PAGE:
In a fast-paced, spirited industry like fashion, it might come as a bit of a surprise to think anything can be slow. Yet, Bengaluru-based Pradeep Krishnappa and Rema Sivaram are doing their bit to spearhead the slow fashion movement in the city.
Having organised Bengaluru’s first slow fashion weekend that encouraged several designers to be a part of it, and ahead of its second edition on April 7, the duo tells us why it’s time to embrace the movement that not just respects the planet, but its people too.
In their 30s, Rema and Pradeep are the founders of Fairkonnect, a studio that bridges the socially aware buyers to the artisans, to ensure ethical trade through fair trade practices.
A far cry from typical mass-produced fashion, they are steadfast on their goal – “To multiply the number of consumers who shop consciously and use their power of choice as the agent of change, discourage consumers from buying fashion for which someone has already paid a price and, to popularise Fair Trade – sustainable production methods, fair wages, lower carbon footprints, and (ideally) zero waste,” they explain.
Though ‘sustainability’ has been the buzz word in industry circles, it’s not the fad that powers Rema and Pradeep. Their experiences have been carefully crafted through their childhoods. “I used to make garments out of repurposed fabrics as a student while helping my father at his factory,” recollects Pradeep, who has also served as the vice president of Fair Trade Forum India.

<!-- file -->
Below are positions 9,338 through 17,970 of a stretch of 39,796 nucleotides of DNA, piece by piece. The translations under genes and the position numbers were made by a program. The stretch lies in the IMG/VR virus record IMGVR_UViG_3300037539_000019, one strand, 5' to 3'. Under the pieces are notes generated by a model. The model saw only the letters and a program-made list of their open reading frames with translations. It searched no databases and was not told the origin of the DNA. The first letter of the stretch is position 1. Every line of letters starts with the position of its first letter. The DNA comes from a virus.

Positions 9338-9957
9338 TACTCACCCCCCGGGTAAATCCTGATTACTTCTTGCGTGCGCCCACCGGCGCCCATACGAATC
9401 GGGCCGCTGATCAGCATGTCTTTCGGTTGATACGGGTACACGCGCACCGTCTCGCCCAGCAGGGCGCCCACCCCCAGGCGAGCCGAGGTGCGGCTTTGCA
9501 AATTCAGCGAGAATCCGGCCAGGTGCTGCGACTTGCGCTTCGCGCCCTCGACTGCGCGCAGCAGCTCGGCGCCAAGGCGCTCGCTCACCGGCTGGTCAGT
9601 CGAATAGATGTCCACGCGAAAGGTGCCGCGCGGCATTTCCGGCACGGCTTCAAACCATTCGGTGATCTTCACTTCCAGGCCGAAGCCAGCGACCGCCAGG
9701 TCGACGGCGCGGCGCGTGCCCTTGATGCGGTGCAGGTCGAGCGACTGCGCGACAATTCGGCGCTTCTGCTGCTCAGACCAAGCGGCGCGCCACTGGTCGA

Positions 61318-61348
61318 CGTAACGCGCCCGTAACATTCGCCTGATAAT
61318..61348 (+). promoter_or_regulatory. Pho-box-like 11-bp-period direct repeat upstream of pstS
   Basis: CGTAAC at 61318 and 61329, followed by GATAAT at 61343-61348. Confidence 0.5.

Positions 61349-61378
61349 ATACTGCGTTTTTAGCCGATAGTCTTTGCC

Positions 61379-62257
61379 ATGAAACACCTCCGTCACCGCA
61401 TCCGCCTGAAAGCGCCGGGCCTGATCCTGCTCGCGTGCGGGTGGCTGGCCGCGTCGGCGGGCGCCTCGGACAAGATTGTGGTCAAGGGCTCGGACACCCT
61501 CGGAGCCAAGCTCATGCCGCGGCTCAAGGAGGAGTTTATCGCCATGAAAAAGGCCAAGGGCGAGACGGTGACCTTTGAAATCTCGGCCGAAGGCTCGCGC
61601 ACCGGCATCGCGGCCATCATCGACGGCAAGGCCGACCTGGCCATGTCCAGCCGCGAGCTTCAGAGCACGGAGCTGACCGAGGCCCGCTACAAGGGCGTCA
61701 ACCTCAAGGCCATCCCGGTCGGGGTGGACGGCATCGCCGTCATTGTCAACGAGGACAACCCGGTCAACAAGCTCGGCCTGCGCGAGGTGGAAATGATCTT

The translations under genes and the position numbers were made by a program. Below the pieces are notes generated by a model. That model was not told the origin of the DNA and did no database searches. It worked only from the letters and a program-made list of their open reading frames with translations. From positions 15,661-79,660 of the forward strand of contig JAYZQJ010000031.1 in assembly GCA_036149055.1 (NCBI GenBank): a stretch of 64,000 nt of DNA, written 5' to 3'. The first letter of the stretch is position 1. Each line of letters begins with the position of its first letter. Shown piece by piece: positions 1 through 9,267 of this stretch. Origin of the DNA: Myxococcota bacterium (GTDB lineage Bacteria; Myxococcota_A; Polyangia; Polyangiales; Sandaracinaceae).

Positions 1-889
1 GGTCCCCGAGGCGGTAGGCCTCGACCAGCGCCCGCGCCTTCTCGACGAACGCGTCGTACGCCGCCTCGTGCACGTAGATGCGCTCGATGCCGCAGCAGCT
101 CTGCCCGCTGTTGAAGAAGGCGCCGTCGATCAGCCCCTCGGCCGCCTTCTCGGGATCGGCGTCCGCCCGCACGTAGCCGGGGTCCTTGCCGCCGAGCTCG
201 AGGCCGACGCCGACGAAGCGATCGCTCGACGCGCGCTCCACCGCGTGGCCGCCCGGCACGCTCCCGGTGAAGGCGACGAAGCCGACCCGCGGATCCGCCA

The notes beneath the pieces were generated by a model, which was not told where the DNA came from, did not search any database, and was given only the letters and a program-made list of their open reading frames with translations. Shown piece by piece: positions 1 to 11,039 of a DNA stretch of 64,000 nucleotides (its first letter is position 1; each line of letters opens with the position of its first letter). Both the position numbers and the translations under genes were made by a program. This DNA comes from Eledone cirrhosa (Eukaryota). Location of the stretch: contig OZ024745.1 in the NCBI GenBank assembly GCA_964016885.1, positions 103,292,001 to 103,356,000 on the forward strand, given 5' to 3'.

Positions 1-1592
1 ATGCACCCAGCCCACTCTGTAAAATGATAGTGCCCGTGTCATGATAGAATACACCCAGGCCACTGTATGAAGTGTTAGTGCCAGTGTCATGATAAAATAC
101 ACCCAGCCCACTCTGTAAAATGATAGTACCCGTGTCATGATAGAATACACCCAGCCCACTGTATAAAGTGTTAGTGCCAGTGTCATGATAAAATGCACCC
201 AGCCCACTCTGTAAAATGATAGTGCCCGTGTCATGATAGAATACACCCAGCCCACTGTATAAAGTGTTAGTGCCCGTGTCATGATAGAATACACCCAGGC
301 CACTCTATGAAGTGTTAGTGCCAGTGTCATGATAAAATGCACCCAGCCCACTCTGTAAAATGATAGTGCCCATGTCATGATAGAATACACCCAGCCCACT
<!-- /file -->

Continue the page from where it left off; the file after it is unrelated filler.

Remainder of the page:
His stint working with artisans in North East India has further strengthened his resolve. “I understood how a collective effort can make artisan empowerment simple and how urban lives can support these crafts by making small choices in our everyday lives,” he says.
Rema’s inherent instinct for design goes back to her mother. “My mother is my inspiration to go the sustainable way. She stopped wearing mulberry silk after learning how it is made. Being a very traditional South Indian, it was a bold decision for her to say bye to her Kanchipurams,” she muses.
If you are a rookie to the concept, here’s a beginner’s tip: slow fashion embraces that which is created without harming the planet – raw materials like organic cotton, non-violent silk and alternate fabrics like fibres made from the lotus stem (!) are celebrated.
“In fact, our ethical clothing line, Ethic Attic premiered a collection made from the lotus fabric which was featured at Innatex, Europe’s largest international fair for sustainable textiles,” says Rema, beaming about being the only ones from India, and heading out to the Fair Trade Show in Toronto, Canada and across Europe next....